- Christingles has become a common children’s service during Advent. It began in a Moravian congregation in Germany in 1747, but it is now celebrated by congregations worldwide. Children are given a lit candle placed in the top of an orange, symbolizing the love of God and the world.
Most countries have legendary gift givers, such as Italy’s La Befana, an old woman who rides a broom to deliver gifts in shoes placed outside front doors on the eve of the Feast of Epiphany (the night of January 5). St. Nicholas delivers gifts to Western Christian on St. Nicholas Day, December 6 (and on December 5 in the Netherlands), while Santa Claus and Father Christmas are known for delivering gifts around the world on Christmas Eve (December 24). The pleasure of giving gifts isn’t just from the magical, legendary characters. In a 2014 Pew survey, most people in the USA said buying and receiving gifts makes them feel joyful (83 percent) and generous (78 percent).
Many people also associate specific foods and tastes with Christmas. Some of these delicious desserts and meals become traditions to top off the holidays. In Germany, for example, lebkuchen and linzer cookies are absolute staples during the holiday season. Lebkuchen is a gingerbread cookie that perfectly pairs with the delightful Christmas spirit. Many recipes have traveled across continents to infuse the heritage of the origin into the family celebrations. Making, sharing, and celebrating food is part of most Christmas get-togethers, though the dishes vary not only from country to country but from chef to chef.
Crèches, or Nativity scenes, are found in every culture, from rough wooden images to elaborate porcelain figurines or detailed scenes delicately carved out of gourds. St. Francis of Assisi is attributed with creating the first nativity display to remind those around him of the reason for the season. Nativity scenes are still prevalent today. A favorite practice is to remove the baby Jesus from the manger until Christmas morning to signify his birth.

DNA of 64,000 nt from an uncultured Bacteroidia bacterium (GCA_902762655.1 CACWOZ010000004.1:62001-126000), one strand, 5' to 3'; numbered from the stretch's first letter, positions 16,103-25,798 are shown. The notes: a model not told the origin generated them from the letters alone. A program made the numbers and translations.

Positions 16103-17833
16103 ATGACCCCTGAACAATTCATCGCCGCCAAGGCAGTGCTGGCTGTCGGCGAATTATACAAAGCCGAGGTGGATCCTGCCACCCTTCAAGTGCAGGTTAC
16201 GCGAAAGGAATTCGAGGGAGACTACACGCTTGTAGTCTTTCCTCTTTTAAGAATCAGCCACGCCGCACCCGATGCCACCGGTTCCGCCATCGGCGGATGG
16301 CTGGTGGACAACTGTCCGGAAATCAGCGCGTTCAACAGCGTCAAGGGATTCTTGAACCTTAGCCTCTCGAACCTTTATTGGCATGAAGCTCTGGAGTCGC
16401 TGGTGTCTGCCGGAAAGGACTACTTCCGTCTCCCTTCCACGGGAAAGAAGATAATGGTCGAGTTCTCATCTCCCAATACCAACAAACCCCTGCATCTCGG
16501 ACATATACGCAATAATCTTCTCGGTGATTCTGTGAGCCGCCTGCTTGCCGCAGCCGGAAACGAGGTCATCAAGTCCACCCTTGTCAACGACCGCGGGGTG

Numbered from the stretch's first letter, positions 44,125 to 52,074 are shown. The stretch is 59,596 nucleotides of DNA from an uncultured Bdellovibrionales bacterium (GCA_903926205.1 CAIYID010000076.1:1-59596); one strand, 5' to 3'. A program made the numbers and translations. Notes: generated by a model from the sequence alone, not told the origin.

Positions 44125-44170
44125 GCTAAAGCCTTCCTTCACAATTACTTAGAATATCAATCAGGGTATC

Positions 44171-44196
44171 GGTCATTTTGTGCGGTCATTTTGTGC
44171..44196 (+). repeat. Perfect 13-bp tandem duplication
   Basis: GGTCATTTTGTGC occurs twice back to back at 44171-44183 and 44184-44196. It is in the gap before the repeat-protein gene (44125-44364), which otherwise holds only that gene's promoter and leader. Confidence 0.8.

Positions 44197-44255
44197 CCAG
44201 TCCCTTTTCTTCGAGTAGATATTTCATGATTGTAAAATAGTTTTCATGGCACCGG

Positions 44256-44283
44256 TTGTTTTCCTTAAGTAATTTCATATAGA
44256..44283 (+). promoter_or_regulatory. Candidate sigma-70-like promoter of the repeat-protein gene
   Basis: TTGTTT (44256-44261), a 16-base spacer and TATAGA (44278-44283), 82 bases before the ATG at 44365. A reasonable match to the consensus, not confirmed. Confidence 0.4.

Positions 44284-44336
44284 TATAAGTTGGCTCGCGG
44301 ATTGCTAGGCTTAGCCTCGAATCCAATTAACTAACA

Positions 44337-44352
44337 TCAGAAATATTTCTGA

Christmas traditions continue to evolve. For the last 60 years, many families across the globe have watched Santa’s Christmas Eve journey thanks to NORAD. Starting at 12:01 am MST (2:01 am EST) on December 24, website visitors can watch Santa make preparations for his flight. “Santa Cams” stream videos on the website as Santa makes his way over various locations. People can speak with a phone operator to find out Santa’s whereabouts (1-877-446-6723). Windows phone users can ask Cortana for Santa’s location, and OnStar subscribers can press the OnStar button in their vehicles to locate Santa.
Did any of these Christmas facts or traditions remind you of some of your favorite memories? Take the time this holiday season to share a story and enjoy time with your family. Be sure to take a moment to document your holiday traditions with a photo, video, a journal entry—however feels most comfortable to you. You can even upload those memories to FamilySearch Memories. The traditions you celebrate today become priceless family memories and can influence generations.
Here are some other ways you can #LIGHTtheWORLD with Family History.
Latest posts by Jan Mayer (see all)
- What Are Family Tree Data Problems, and How Do I Fix Them? - August 12, 2020
- All about English Pancakes - December 12, 2019
- How to Prepare for Your First Visit to the Family History Library - October 4, 2019